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United States Court of Appeals For the Eighth Circuit ___________________________ No. 17-2598 ___________________________ United States of America Plaintiff - Appellee v. Jermaine Jackson Defendant - Appellant ____________ Appeal from United States District Court for the Eastern District of Missouri - St. Louis ____________ Submitted: September 28, 2018 Filed: November 27, 2018 ____________ Before WOLLMAN, KELLY, and ERICKSON, Circuit Judges. ____________ ERICKSON, Circuit Judge. Jermaine Jackson pled guilty to three charges: conspiracy to possess with intent to distribute 100 grams or more of heroin, in violation of 21 U.S.C. §§ 841(a)(1), (b)(1)(B), and 846; and two counts of felon in possession of a firearm, in violation of 18 U.S.C. § 922(g)(1). The district court1 applied U.S.S.G. § 4B1.1, the Career 1 The Honorable John A. Ross, United States District Judge for the Eastern District of Missouri. Offender Guideline, and increased Jackson’s offense level due to two prior state court convictions for a “controlled substance offense.” The district court specifically found that Jackson’s 2015 Missouri conviction for possession of a controlled substance (heroin) with intent to distribute under Mo. Rev. Stat. § 195.211 (2015) was a qualifying conviction. Jackson appeals on grounds that the guidelines range was improperly calculated and that the sentence imposed is substantively and procedurally unreasonable. We affirm. I. Background The court determined that Jackson had a total offense level of 31 and placed him in Criminal History Category VI, yielding a sentencing guideline range of 188235 months. The court varied downward and sentenced Jackson to a term of 150 months on the drug trafficking count and concurrent 120-month terms on the firearms convictions. At the sentencing hearing, Jackson did not object to the guideline calculation. Jackson now appeals, arguing that his 2015 Missouri drug conviction is not a qualifying controlled substance offense, and that the sentence is substantively and procedurally unreasonable. II. Discussion This court reviews de novo the district court’s interpretation and application of the Guidelines. See United States v. Mohr, 772 F.3d 1143, 1145 (8th Cir. 2014). However, issues raised for the first time on appeal are reviewed for plain error. United States v. Ruiz-Salazar, 785 F.3d 1270, 1272 (8th Cir. 2015) (per curiam). Under plain error review, “the party seeking relief must show that there was an error, the error is clear or obvious under current law, [and] the error affected the party’s substantial rights.” United States v. Poitra, 648 F.3d 884, 887 (8th Cir. 2011) (citing United States v. Curry, 627 F.3d 312, 314-15 (8th Cir. 2010) (per curiam)). We will reverse “only if the error ‘seriously affect[s] the fairness, integrity or public reputation -2- of judicial proceedings.’” Puckett v. United States, 556 U.S. 129, 135 (2009) (alteration in original) (quotation marks omitted) (quoting United States v. Olano, 507 U.S. 725, 736 (1993)). Jackson argues that his prior Missouri conviction for possession of a controlled substance with intent to distribute does not qualify as a “controlled substance offense” under the Sentencing Guidelines because the Missouri statute is broader than the definition of “controlled substance offense.” Jackson’s argument is foreclosed by precedent. United States v. Reid, 887 F.3d 434 (8th Cir. 2018) (rejecting the defendant’s argument that Mo. Rev. Stat. § 195.211 criminalizes conduct broader than the Guidelines definition); United States v. Thomas, 886 F.3d 1274 (8th Cir. 2018) (finding Mo. Rev. Stat. § 195.211 required more than “mere words of an offer” for a sale and thus qualified as a controlled substance offense under the Guidelines definition). The district court properly calculated Jackson’s guideline range. Jackson also contends the court erroneously believed that, in the absence of the finding of Career Offender status, he would have been at a total offense level of 31 rather than the correctly calculated range of 30. In support of his argument, Jackson points to the sentencing court’s statement that if he was not a career offender, he would have been in a guideline sentence range of 135-168 months (the level 31 range). Since we have already concluded that Jackson is properly a career offender, the only possible legal significance of this claim relates to any impact this may have had on the court’s § 3553(a) analysis. Courts have “wide latitude to weigh the § 3553(a) factors in each case.” United States v. Farmer, 647 F.3d 1175, 1179 (8th Cir. 2011). Relying on the § 3553(a) factors, the district court was thorough and precise in stating the reasons for its sentence. The court emphasized that after being convicted for distribution of heroin in 2015, Jackson “went right back to distributing heroin again.” The court also noted that Jackson pled to a “lesser offense under the statute,” even though his offense was -3- “serious” and involved coordinating shipments of heroin and marijuana from California and Arizona to Missouri. Even so, the court ultimately varied downward from the guideline range, taking into account Jackson’s positive work history and contributions to society. “Where, as here, a district court varies below a properly calculated Guidelines sentence, it is ‘nearly inconceivable that the court abused its discretion in not varying downward still further.’” United States v. Lundstrom, 880 F.3d 423, 446 (8th Cir. 2018) (quoting United States v. Deering, 762 F.3d 783, 787 (8th Cir. 2014)). We are unpersuaded that the court’s stray comment about what the sentencing guideline range would have been without the career offender finding is significant. Even if the single-level difference were somehow significant, the 150-month sentence was still within Jackson’s claimed guideline range, and any potential error would not affect Jackson’s substantive rights. III. Conclusion For the foregoing reasons, we affirm the judgment of the district court. ______________________________ -4-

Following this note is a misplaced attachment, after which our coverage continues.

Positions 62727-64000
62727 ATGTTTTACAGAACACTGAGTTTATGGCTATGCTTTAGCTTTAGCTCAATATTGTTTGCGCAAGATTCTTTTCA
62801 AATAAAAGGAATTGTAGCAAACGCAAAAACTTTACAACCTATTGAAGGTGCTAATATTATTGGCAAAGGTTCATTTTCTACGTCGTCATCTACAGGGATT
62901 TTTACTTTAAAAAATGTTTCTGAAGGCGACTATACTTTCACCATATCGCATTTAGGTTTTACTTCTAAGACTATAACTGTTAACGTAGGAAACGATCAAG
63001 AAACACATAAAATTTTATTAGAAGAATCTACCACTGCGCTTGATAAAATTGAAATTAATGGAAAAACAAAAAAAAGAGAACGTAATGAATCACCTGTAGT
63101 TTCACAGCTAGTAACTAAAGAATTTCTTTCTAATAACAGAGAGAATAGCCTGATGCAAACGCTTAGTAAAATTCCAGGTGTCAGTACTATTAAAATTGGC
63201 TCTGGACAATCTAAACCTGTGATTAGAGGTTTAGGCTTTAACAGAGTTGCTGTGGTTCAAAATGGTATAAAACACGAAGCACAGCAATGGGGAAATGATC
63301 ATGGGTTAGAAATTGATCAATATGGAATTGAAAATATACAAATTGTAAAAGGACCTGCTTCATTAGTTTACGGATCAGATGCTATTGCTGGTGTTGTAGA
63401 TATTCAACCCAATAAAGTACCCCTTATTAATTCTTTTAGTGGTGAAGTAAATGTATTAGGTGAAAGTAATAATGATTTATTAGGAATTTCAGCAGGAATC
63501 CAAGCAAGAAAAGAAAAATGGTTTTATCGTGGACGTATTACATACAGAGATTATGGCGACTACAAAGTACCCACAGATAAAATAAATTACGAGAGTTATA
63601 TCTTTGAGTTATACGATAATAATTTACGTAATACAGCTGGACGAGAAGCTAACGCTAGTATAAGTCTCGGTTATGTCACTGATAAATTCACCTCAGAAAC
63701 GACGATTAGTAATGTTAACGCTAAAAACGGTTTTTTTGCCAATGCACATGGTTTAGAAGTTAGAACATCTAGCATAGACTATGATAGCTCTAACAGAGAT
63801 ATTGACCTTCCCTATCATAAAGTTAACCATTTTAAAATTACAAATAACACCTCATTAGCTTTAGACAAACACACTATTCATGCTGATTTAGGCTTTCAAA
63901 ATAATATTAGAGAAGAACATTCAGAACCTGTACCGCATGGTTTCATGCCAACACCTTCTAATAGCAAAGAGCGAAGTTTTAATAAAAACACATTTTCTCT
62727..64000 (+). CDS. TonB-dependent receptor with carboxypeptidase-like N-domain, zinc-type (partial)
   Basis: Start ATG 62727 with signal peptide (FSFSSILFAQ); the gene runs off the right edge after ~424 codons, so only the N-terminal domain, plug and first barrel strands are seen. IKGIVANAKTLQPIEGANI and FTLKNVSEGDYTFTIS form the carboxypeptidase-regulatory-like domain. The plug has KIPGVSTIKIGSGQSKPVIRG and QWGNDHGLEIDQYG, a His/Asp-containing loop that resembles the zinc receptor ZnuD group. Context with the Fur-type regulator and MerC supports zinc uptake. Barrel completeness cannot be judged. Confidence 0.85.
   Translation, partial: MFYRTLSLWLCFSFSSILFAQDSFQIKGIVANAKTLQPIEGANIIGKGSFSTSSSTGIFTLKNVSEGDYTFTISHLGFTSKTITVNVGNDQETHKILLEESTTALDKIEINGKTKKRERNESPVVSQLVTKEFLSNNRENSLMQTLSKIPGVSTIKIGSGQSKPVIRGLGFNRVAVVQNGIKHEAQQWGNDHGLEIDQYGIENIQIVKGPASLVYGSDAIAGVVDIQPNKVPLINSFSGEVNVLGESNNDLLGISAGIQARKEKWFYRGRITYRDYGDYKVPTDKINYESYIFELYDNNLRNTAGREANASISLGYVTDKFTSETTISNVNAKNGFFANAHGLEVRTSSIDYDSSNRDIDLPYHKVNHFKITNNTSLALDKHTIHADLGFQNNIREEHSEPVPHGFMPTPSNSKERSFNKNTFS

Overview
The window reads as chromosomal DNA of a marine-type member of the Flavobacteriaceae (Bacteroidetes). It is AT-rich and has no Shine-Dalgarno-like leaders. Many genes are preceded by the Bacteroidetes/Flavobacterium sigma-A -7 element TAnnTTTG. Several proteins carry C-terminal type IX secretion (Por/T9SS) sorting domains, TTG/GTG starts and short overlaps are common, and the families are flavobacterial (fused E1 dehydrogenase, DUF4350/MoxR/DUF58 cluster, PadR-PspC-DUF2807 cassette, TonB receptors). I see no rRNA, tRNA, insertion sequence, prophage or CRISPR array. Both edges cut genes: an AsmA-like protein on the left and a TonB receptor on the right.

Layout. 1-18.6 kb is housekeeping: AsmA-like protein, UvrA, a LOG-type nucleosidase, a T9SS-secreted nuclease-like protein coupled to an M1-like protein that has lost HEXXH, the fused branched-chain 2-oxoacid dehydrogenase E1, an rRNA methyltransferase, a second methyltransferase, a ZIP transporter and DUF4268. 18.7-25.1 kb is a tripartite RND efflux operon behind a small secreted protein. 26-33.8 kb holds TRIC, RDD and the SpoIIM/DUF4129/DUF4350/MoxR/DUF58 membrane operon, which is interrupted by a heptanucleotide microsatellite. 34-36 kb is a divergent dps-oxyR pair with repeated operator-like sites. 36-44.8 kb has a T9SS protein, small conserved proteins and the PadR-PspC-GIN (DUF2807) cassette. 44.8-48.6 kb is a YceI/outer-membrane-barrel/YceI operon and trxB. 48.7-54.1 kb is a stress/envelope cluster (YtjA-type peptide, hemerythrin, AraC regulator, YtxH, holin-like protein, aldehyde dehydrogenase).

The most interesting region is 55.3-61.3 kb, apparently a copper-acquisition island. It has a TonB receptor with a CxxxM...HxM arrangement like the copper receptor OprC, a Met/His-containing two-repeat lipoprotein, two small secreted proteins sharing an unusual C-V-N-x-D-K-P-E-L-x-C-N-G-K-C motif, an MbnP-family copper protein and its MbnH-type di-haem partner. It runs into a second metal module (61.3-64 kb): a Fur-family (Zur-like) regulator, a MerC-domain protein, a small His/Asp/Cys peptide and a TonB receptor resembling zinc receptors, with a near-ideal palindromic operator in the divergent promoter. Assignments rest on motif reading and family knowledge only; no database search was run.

Primary Holding

Missouri conviction for possession of a controlled substance (heroin) with intent to distribute was a qualifying conviction for the Career Offender Guideline enhancement.